The NBA has such an infatuation with age. The late-blooming Ingram is 10 months younger than Simmons, not turning 19 until September. The NBA, additionally, has an infatuation with length, and justifiably so. Length can solve a lot of issues and make up for a lot of shortcomings. It cannot be taught. It translates to the professional level. Ingram has it. Simmons doesn’t. Ingram puts that physical gift to good use on both ends of the floor. Length alone allowed him to consistently finish through contact in the paint at Duke, finishing either over defenders or contorting and scoring at unusual angles.


The same category of contested shots were largely missed by Simmons, hindered by average length and no shooting touch to write home about. With plenty of room and time to fill out his frame, some strength to complement Inspector Gadget arms would transform Ingram into an indefensible offensive juggernaut, able to score from anywhere on the floor and appropriating the Kevin Durant comparisons. Shear length comes in handy, perhaps even more so, on the defensive end of the floor, contesting and blocking shots and distorting passing lanes. Ingram was able to wreak havoc in such a way, averaging 1.3 steals and 1.6 blocks per 40 minutes. The Duke star put that on full display in a matchup with Utah, a team with plenty of size, at Madison Square Garden, blocking three shots and collecting three steals. We can see an example of his length leading to defensive playmaking in post defense against the Utes’ Kyle Kuzma, a 2017 NBA Draft prospect.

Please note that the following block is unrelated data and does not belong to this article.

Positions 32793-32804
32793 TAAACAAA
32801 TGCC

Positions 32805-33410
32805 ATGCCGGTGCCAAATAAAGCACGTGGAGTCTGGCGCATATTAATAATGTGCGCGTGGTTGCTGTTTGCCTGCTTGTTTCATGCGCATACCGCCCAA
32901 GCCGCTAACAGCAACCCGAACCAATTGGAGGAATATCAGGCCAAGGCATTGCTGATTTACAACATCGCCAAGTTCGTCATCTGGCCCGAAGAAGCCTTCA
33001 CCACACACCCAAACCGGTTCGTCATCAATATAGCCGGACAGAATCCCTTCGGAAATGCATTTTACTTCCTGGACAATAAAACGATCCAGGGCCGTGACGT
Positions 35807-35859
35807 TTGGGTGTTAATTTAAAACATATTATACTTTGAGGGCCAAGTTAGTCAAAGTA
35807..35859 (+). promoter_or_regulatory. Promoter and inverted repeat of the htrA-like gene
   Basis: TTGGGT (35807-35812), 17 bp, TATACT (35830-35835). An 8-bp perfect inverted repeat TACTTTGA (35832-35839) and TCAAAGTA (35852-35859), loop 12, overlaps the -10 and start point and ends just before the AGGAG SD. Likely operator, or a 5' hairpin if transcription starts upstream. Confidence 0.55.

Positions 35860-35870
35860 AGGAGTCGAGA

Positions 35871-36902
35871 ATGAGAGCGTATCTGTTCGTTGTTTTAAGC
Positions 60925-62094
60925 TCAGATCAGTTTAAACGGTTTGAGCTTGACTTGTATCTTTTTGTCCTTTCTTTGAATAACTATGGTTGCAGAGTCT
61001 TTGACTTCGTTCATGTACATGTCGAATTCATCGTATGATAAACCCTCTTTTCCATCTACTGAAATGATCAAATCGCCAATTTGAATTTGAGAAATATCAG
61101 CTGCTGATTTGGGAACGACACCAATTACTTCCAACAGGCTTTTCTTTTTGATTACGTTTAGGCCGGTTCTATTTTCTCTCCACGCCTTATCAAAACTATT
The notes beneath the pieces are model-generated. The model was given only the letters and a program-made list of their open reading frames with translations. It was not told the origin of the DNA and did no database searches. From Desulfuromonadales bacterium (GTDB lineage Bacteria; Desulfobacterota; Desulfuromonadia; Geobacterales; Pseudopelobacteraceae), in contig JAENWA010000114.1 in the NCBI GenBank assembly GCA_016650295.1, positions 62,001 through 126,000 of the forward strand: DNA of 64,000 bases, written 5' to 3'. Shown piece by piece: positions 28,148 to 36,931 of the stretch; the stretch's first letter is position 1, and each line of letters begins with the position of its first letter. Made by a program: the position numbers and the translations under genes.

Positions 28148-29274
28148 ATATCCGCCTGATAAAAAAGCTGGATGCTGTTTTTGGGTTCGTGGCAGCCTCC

Still relatively frail, Ingram may get outmuscled, but his length makes amends. Again, the inevitability of adding to his frame will only aid Ingram in his quest to become a two-way star.